This is a quick post about optimizing algorithms written in Python with NumPy. We’re going to take a look at one of this year’s Advent of Code challenges, solve it and then optimize it with NumPy.
If you’re unfamiliar with Advent of Code, it’s an advent calendar of programming related puzzles which has run each December since 2015. Every day from December 1st until the 25th, a new challenge is posted and you’re encouraged to submit a solution.
Analyzing the Challenge
Let’s take a look at AoC’s Day 3 challenge.
This problem requires us to count the number of overlapping claims in a given area. That area, which is the fabric in the challenge, can be represented by a 2-dimensional array of zeros.
Every item in the 2-dimensional array will keep a count of how many claims take ownership of that item.
Each claim can be thought of as another smaller 2-dimensional array of ones that we add to the larger 2-dimensional array. When we are finished, we can count how many items in the larger 2-dimensional array are greater than 1. Those items will represent the square inches of fabric that belong to more than one claim.
Pure Python Solution
Here’s a solution written in Python. While in the above analysis I said that we can think of each claim as being a 2-dimensional array of ones that we’ll add to the greater 2-dimensional array, our implementation will differ.
We’ll iterate over the cartesian coordinates of each claim and add
1 to the corresponding item in the greater 2-dimensional array.
from typing import NamedTuple, List SIDE_LENGTH = 1050 class Claim(NamedTuple): id: int x: int y: int width: int height: int def get_fabric(claims: List[Claim], length: int = SIDE_LENGTH) -> List[List[int]]: fabric = [ * length] * length increment = 1 for claim in claims: for width in range(claim.width): for height in range(claim.height): fabric[claim.x + width][claim.y + height] += increment return fabric def get_overlapping(fabric: List[List[int]]) -> int: return sum(1 for row in fabric for item in row if item > 1) # generate list of claims from challenge input file claims: List[Claim] = list(map(get_claim, get_input(3).split('\n'))) # let's profile our solution %timeit get_fabric(claims) fabric = get_fabric(claims) %timeit get_overlapping(fabric)
Here’s our output on an Intel processor:
287 ms ± 14 ms per loop (mean ± std. dev. of 7 runs, 1 loop each) 125 ms ± 1.62 ms per loop (mean ± std. dev. of 7 runs, 10 loops each)
It took nearly half of a second to process roughly one thousand claims. We can do better than that.
Optimization with NumPy
NumPy has a concept called Universal functions, or
ufuncs, which are vectorized functions over
ndarrays. Vectorized functions work over entire arrays and, if the underlying hardware supports it, can take advantage of SIMD instructions.
SIMD stands for single instruction, mutiple data. SIMD instructions allow us to apply an instruction over multiple points of data at the same time. They implement parallelism at the data-level.
Examples of SIMD instructions are MMX, SSE/SSE2/SSE3/SSE4 and AVX instruction sets on x86 processors and NEON instruction sets on ARM processors.
When all that’s said and done, there’s no guarantee that NumPy will use SIMD instructions in our program. However, we’ll still benefit from a performance boost, because NumPy is built upon natively compiled and architectually efficient data structures and operations.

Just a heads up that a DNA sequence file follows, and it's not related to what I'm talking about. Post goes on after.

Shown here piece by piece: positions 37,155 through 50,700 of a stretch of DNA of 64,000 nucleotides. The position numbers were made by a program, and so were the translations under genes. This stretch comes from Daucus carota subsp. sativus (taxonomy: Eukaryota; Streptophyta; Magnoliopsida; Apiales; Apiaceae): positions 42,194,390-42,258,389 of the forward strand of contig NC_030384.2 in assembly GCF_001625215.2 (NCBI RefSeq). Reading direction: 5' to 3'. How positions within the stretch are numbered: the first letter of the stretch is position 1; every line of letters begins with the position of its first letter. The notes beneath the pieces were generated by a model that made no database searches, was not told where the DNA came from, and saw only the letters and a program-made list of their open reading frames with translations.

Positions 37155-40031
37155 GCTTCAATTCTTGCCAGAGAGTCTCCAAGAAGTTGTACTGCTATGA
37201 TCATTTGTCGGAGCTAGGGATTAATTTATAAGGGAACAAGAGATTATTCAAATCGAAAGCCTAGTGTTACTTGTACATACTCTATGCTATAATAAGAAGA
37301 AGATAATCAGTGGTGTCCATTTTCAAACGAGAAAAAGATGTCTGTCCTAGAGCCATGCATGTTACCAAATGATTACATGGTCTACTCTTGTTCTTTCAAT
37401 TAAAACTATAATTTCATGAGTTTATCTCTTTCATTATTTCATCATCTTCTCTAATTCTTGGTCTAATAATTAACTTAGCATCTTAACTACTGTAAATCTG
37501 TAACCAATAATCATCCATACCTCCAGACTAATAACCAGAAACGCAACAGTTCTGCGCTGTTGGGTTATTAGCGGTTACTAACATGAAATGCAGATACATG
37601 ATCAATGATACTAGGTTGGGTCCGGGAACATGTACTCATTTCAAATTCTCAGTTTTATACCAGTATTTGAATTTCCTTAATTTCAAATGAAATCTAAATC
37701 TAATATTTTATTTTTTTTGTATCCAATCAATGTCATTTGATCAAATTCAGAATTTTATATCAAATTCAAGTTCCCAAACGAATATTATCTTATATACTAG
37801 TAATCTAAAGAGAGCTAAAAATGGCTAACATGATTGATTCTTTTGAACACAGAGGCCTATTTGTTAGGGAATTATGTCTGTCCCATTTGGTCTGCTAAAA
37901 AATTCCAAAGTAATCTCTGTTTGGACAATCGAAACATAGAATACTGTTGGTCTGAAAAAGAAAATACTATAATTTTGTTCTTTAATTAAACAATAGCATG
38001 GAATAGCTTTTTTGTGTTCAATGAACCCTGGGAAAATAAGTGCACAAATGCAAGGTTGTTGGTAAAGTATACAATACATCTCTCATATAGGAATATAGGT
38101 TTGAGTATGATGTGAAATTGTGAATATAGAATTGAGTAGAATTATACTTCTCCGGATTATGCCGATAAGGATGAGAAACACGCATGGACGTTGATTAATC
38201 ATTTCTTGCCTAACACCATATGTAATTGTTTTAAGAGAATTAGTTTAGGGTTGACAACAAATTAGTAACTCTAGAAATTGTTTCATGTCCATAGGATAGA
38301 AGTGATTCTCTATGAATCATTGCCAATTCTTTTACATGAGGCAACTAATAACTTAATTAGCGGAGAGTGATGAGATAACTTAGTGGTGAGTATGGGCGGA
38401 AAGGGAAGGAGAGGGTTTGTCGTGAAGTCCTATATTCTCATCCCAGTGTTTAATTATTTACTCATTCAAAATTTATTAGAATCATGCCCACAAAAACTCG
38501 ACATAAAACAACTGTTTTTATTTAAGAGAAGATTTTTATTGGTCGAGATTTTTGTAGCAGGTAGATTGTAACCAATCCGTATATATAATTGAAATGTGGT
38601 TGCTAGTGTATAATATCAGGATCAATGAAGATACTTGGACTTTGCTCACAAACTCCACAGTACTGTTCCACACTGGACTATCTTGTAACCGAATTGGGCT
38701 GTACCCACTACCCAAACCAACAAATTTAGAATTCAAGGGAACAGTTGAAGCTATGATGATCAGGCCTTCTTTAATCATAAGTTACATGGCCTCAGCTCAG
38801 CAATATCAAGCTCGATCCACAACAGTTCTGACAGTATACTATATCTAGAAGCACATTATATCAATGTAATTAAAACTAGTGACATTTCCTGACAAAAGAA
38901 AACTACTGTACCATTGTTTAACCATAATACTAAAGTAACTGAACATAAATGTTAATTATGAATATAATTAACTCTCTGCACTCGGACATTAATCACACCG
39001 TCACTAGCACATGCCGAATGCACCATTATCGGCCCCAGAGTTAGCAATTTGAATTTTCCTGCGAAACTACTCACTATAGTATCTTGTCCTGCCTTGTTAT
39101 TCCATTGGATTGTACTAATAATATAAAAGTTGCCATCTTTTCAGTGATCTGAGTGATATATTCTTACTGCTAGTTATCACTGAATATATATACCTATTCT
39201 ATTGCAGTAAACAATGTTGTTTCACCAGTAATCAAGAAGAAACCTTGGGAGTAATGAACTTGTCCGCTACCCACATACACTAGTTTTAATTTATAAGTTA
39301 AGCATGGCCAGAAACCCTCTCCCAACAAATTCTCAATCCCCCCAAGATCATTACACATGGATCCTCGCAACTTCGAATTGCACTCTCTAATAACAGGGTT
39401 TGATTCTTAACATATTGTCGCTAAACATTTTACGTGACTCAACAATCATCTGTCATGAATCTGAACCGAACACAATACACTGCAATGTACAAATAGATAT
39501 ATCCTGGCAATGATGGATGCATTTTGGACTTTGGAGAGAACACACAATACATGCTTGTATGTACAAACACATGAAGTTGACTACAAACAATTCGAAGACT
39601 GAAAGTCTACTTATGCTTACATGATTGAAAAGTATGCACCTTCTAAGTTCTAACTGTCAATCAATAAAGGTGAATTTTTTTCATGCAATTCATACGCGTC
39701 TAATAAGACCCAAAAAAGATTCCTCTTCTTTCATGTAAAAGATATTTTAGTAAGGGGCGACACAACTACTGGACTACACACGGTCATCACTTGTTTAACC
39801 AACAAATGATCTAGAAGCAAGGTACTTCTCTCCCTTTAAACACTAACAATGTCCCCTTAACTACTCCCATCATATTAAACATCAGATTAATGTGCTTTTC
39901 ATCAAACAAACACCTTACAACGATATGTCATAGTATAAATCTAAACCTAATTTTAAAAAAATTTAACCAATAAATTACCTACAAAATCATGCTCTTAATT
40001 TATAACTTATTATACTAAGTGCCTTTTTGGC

I do some of my development over SSH to an ARMv7 machine. NumPy isn’t optimized for ARM’s NEON instruction set in the same way that it’s optimized for x86 processors with SSE and AVX instructions. GCC’s ability to optimize NumPy at compile time will take advantage of NEON, although in a more generalized fashion.
Despite the fact that NumPy isn’t optimized for NEON, I still saw a performance increase when using NumPy instead of pure Python.
Optimizing Our Solution
In our previous solution,
get_overlapping() are sequential functions. That is to say that we apply an operation to each item in the array sequentially: we increment the first element in the array, then the next element and so on.
To optimize our solution, we’ll need to use something beyond just pure Python.
NumPy is a Python wrapper over lower-level C and Fortran code that implements optimized and natively compiled routines, so we’ll use that.
Here, we’ll use NumPy’s
ufunc instead of sequentially adding one to each item in the
import numpy as np def get_fabric(claims: List[Claim], length: int = SIDE_LENGTH) -> np.ndarray: fabric = np.zeros((length, length), dtype=np.int8) increment = 1 for claim in claims: x_indices = slice(claim.x, claim.x + claim.width) y_indices = slice(claim.y, claim.y + claim.height) indices = x_indices, y_indices fabric[indices] += increment return fabric
Our above solution will benefit from NumPy’s memory efficient arrays, compared to our previous solution using Python’s
Next, we’ll use NumPy’s
sum() routine to locate coordinates that specify values that are greater than 1.
def get_overlapping(fabric: np.ndarray) -> int: return np.sum(fabric > 1)
Let’s see what kind of performance boost we’ll get using our new solution.
%timeit get_fabric(claims) fabric = get_fabric(claims) %timeit get_overlapping(fabric)
Here’s our output on a relatively recent Intel processor:
12.8 ms ± 883 µs per loop (mean ± std. dev. of 7 runs, 100 loops each) 1.76 ms ± 79.8 µs per loop (mean ± std. dev. of 7 runs, 100 loops each)
Compared to our previous solution, our new
get_fabric() implementation is 22 times faster and
get_overlapping() is 63 times faster.